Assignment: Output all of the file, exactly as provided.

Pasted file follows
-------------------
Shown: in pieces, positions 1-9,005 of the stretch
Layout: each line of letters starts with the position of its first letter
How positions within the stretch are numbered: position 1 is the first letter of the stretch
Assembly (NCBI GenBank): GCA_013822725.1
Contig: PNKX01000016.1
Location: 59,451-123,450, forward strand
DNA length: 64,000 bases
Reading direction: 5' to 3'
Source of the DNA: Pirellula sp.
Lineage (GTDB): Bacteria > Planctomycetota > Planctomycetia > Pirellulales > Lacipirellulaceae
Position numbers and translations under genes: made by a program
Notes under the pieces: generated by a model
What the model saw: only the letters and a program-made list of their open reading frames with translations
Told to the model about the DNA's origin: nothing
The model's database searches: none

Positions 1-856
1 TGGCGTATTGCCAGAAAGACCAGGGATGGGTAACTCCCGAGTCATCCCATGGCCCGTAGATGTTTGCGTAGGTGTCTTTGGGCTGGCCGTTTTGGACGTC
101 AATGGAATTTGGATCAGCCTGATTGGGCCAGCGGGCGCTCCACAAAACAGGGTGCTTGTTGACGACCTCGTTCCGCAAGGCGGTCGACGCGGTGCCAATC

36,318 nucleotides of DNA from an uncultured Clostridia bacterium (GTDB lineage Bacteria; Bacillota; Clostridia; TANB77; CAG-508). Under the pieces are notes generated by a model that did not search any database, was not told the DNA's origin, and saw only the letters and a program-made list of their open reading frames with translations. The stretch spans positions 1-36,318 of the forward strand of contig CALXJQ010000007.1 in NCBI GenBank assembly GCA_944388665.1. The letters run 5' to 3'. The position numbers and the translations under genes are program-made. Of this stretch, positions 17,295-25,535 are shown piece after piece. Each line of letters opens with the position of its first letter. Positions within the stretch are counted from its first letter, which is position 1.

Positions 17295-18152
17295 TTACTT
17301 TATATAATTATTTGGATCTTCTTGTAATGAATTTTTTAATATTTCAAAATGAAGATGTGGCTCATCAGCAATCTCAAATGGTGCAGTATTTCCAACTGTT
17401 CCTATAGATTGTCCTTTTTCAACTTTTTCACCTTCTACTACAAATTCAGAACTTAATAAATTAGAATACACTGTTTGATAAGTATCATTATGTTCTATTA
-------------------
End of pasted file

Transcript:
Shown: in pieces, positions 1-9,005 of the stretch
Layout: each line of letters starts with the position of its first letter
How positions within the stretch are numbered: position 1 is the first letter of the stretch
Assembly (NCBI GenBank): GCA_013822725.1
Contig: PNKX01000016.1
Location: 59,451-123,450, forward strand
DNA length: 64,000 bases
Reading direction: 5' to 3'
Source of the DNA: Pirellula sp.
Lineage (GTDB): Bacteria > Planctomycetota > Planctomycetia > Pirellulales > Lacipirellulaceae
Position numbers and translations under genes: made by a program
Notes under the pieces: generated by a model
What the model saw: only the letters and a program-made list of their open reading frames with translations
Told to the model about the DNA's origin: nothing
The model's database searches: none

Positions 1-856
1 TGGCGTATTGCCAGAAAGACCAGGGATGGGTAACTCCCGAGTCATCCCATGGCCCGTAGATGTTTGCGTAGGTGTCTTTGGGCTGGCCGTTTTGGACGTC
101 AATGGAATTTGGATCAGCCTGATTGGGCCAGCGGGCGCTCCACAAAACAGGGTGCTTGTTGACGACCTCGTTCCGCAAGGCGGTCGACGCGGTGCCAATC

36,318 nucleotides of DNA from an uncultured Clostridia bacterium (GTDB lineage Bacteria; Bacillota; Clostridia; TANB77; CAG-508). Under the pieces are notes generated by a model that did not search any database, was not told the DNA's origin, and saw only the letters and a program-made list of their open reading frames with translations. The stretch spans positions 1-36,318 of the forward strand of contig CALXJQ010000007.1 in NCBI GenBank assembly GCA_944388665.1. The letters run 5' to 3'. The position numbers and the translations under genes are program-made. Of this stretch, positions 17,295-25,535 are shown piece after piece. Each line of letters opens with the position of its first letter. Positions within the stretch are counted from its first letter, which is position 1.

Positions 17295-18152
17295 TTACTT
17301 TATATAATTATTTGGATCTTCTTGTAATGAATTTTTTAATATTTCAAAATGAAGATGTGGCTCATCAGCAATCTCAAATGGTGCAGTATTTCCAACTGTT
17401 CCTATAGATTGTCCTTTTTCAACTTTTTCACCTTCTACTACAAATTCAGAACTTAATAAATTAGAATACACTGTTTGATAAGTATCATTATGTTCTATTA